ST. MARY’S COUNTY, MD — A 26-year-old man from St. Mary’s County was killed early Saturday morning after a firework he was holding exploded. This marks the second fireworks-related death in Maryland this year, underscoring renewed concerns over the safety of using fireworks at home.

Deputy State Fire Marshals responded to an incident at around 2:45 a.m. on the 19900 block of Poplar Hill Creek Lane in Leonardtown. William Michael McFann of Piney Point was pronounced dead at the scene upon the arrival of Emergency Medical Services (EMS). An investigation revealed that McFann had placed a fireworks mortar tube on his upper chest and tried to ignite it, leading to a fatal explosion.

This incident follows another tragic event that occurred a few months earlier. On July 5, at around 9:00 p.m., authorities from the Office of the State Fire Marshal and the Charles County Sheriff’s Office were called to Bannister Circle in Waldorf. A caller had reported that a man was injured while setting off fireworks. Damon Hammond, 20, later died from severe injuries to his chest and hand after a mortar he was holding exploded.

State Fire Marshal Brian S. Geraci emphasized the risks involved in handling fireworks. “A family’s life has been changed forever, and this is a tragic reminder that fireworks should be left to the professionals,” Geraci said. “I’ve said it before, and I will say it again: the safest way to enjoy fireworks is to attend one of the many public fireworks displays throughout the state.”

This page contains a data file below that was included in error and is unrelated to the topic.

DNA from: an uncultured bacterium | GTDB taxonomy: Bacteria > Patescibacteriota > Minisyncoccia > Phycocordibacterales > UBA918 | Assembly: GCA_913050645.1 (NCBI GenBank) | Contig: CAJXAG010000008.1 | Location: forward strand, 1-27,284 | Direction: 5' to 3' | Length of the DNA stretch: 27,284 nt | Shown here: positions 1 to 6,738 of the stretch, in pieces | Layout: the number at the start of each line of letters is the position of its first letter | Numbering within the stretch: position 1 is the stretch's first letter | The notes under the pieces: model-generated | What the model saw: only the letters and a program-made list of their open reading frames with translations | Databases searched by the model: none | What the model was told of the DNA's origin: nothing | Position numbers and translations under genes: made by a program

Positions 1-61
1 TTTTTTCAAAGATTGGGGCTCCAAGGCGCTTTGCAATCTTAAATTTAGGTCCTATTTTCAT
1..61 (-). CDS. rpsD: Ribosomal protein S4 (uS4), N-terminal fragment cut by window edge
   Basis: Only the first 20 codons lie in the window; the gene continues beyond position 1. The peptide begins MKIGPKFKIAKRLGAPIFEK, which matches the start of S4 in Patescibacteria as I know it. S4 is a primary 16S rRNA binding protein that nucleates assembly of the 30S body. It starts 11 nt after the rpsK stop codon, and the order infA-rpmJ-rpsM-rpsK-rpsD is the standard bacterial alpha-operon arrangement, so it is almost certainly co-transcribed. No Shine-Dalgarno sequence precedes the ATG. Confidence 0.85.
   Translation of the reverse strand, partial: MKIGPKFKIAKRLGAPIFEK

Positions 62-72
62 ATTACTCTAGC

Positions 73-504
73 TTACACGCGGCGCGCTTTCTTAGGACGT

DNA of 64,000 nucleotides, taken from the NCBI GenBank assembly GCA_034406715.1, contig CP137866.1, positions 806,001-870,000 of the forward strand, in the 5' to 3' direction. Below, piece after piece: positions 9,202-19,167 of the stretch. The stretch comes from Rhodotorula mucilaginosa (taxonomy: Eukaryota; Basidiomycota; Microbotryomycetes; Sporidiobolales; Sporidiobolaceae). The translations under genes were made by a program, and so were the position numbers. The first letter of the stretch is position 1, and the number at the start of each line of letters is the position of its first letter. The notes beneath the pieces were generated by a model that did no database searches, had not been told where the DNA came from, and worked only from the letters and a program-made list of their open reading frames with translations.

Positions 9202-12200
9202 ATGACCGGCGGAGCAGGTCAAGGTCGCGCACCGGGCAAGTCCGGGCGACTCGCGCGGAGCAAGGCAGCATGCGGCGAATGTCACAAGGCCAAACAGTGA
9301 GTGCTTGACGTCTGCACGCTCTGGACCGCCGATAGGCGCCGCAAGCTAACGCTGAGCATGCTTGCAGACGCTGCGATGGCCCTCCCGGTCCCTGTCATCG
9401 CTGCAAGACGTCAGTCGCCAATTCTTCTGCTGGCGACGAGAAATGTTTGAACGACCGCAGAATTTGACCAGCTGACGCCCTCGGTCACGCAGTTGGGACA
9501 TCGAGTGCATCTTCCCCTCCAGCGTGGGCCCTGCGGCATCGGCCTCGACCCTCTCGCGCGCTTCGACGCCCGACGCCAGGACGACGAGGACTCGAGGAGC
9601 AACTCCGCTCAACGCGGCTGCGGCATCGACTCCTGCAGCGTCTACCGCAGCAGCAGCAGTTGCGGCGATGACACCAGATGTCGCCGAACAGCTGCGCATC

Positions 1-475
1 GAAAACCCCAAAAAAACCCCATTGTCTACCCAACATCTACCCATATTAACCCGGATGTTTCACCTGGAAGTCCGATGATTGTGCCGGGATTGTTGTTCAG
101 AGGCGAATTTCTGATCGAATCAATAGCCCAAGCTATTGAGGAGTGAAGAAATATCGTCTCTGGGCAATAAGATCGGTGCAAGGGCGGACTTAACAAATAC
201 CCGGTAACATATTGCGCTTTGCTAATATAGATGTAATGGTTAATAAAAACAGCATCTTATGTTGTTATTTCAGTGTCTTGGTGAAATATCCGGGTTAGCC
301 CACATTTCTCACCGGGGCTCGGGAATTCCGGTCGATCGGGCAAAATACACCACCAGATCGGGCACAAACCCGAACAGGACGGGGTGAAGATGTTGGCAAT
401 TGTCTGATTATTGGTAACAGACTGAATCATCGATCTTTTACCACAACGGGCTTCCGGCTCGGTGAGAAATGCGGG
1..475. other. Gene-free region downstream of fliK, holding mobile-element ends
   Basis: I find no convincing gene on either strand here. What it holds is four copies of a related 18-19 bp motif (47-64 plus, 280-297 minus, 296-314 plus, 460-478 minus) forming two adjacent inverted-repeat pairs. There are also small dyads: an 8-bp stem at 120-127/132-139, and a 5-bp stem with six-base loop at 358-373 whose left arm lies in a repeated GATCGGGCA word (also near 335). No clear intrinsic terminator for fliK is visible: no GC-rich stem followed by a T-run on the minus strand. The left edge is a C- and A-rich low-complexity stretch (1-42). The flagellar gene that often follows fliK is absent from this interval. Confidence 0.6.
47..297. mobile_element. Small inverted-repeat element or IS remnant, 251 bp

Both cases have sparked a broader conversation among state officials and safety experts about the dangers of using fireworks at home. The commonality in these incidents—a mortar tube placed close to the chest—suggests a pattern of risky behavior with fatal consequences.

Fireworks are a popular way to celebrate various occasions in the United States, especially around the Fourth of July. However, mishandling fireworks can lead to severe injuries and even death, as evidenced by these recent tragedies.

State agencies and local fire departments are now stepping up their public awareness campaigns to educate the public about the safe use of fireworks. These campaigns often stress that fireworks should only be used under the supervision of trained professionals to prevent further accidents and fatalities.

The repeated incidents also raise questions about whether existing laws and regulations governing the sale and use of fireworks are sufficient or if further action is needed to mitigate the risks involved. Currently, the State of Maryland allows the use of ground-based sparkling devices, such as fountains, gold-labeled sparklers, and ground spinners, but aerial fireworks are generally prohibited for public use.

As communities across Maryland continue to grapple with the aftermath of these tragic incidents, the message from state authorities remains clear: leave fireworks to the professionals to ensure everyone’s safety.

David M. Higgins II is an award-winning journalist passionate about uncovering the truth and telling compelling stories. Born in Baltimore and raised in Southern Maryland, he has lived in several East...

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